Is calling cheaper than text messaging?

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Is calling cheaper than text messaging?

Is calling cheaper than text messaging? 

By Faridah Kulabako

Posted  Tuesday, February 1   2011 at  00:00

Ms Sylvia Bingi, 20, a first year University student at Makerere University reaches for a mobile from her handbag then sends a text message.

Not long after, her phone vibrates probably a reply has come in. She reads the reply and begins typing again.
This goes on for a couple of times.

She then explains to me that she was having a text message conversation with a friend using the little airtime she had.

To her and her friend, text messaging is the best way to minimise mobile phone costs but still effectively communicate with colleagues. To them, it looks like sending a text is cheaper than making a phone call.
This is a popular belief especially among the youths who are said to talk less on the phone but send out many text messages.

However, Ms Bingi and other Ugandans who choose text messaging over voice transmission may not be saving as much as they think.

Perharps that was true a year ago when making a phone call was still expensive averaging at about Shs300 per minute.

According to Uganda Communications Commission, voice traffic grew from 1.4 billion minutes in 2008 to 1.6 billion minutes by the end of September 2009.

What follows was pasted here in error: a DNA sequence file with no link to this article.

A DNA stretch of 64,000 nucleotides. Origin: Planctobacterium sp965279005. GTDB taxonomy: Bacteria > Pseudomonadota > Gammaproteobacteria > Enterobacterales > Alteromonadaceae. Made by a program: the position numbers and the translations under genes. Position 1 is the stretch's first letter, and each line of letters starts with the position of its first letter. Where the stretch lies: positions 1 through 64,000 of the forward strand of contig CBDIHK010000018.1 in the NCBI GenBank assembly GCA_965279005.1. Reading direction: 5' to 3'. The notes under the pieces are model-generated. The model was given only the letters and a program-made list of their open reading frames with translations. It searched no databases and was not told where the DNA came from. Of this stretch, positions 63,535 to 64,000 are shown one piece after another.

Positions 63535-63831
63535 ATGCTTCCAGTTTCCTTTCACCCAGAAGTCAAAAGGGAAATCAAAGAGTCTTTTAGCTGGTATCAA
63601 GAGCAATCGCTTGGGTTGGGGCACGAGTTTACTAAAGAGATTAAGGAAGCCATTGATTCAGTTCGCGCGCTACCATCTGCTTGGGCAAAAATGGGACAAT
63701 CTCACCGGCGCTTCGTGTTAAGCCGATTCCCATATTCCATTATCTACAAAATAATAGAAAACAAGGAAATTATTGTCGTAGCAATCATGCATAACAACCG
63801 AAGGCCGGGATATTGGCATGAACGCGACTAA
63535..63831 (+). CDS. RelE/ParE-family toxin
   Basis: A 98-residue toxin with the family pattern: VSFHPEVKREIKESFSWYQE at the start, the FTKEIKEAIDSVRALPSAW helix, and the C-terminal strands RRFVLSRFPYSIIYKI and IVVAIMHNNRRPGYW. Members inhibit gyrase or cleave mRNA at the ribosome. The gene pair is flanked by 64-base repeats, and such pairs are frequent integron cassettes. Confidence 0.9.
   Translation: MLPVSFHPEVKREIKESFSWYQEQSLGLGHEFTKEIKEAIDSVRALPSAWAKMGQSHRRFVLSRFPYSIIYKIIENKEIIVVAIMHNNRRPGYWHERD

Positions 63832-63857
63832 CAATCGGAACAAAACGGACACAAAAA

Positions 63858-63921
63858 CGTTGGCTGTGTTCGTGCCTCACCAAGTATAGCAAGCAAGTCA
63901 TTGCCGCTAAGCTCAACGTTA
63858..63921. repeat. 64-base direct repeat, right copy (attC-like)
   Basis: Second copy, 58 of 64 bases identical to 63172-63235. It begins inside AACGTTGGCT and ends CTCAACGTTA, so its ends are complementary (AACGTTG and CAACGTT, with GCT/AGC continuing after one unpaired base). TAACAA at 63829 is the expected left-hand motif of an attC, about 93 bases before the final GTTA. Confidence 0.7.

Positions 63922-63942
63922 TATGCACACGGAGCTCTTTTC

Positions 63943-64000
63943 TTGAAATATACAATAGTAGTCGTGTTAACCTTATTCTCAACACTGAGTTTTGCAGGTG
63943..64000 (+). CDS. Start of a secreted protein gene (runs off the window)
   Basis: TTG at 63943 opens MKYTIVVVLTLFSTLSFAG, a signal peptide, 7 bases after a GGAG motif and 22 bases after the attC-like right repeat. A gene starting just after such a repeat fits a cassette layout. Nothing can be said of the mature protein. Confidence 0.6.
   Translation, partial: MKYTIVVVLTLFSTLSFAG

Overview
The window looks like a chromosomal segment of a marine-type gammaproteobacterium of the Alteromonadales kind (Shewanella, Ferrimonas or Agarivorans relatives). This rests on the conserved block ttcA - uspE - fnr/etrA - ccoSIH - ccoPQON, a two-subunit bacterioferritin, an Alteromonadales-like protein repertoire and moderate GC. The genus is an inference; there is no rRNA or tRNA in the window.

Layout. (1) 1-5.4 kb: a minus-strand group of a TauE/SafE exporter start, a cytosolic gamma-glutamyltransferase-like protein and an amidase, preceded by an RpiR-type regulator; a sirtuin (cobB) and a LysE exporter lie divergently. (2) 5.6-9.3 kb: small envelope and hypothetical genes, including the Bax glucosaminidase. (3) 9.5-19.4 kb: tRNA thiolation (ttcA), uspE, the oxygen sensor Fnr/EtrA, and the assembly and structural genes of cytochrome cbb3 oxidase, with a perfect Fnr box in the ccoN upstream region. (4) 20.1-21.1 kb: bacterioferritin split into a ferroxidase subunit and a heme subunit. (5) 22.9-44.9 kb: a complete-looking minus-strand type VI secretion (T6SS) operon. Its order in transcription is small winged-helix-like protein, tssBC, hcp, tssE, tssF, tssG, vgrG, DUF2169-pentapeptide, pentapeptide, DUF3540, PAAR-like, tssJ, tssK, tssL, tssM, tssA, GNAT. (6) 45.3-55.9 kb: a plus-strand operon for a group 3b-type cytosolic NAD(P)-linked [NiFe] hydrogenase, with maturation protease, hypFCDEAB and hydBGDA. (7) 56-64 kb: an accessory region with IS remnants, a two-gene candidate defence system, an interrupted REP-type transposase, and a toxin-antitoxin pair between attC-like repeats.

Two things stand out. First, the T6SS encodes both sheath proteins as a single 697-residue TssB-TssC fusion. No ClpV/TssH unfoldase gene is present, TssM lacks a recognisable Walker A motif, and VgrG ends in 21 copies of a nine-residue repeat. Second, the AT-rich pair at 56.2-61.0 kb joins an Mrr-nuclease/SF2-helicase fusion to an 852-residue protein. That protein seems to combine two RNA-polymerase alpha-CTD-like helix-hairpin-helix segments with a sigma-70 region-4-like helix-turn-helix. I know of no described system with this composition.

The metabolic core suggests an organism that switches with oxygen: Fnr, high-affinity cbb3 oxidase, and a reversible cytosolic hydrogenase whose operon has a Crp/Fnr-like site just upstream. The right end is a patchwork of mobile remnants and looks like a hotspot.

Calls within various networks increased from 1.1 billion minutes to 1.3 billion minutes due to lower call rates within the networks during the period.

Calls to other networks dropped from 270 million minutes to 218 million during the period.

SMS traffic, however, dropped from 190 million SMS in 2008 to 131 million in September 2009.

The decreasing SMS traffic, according to UCC, was a result of the falling voice charges.

But the 2009 drop in voice calls was mainly on-network as players tried to ring face subscribers within the network. 

However, a major price drop in the local mobile tariffs became more evident last September when Warid Telecom slashed its call rates to Shs5 within and off-network forcing other players including: Uganda Telecom, Orange, Airtel and MTN to cut their with-in and off-network to Shs3 per second, a rate that Warid also adapted to later.

This accounted for over 60 per cent price drop from a market average of Shs300.

SMS charges within and to other networks, on the other hand, remained high.

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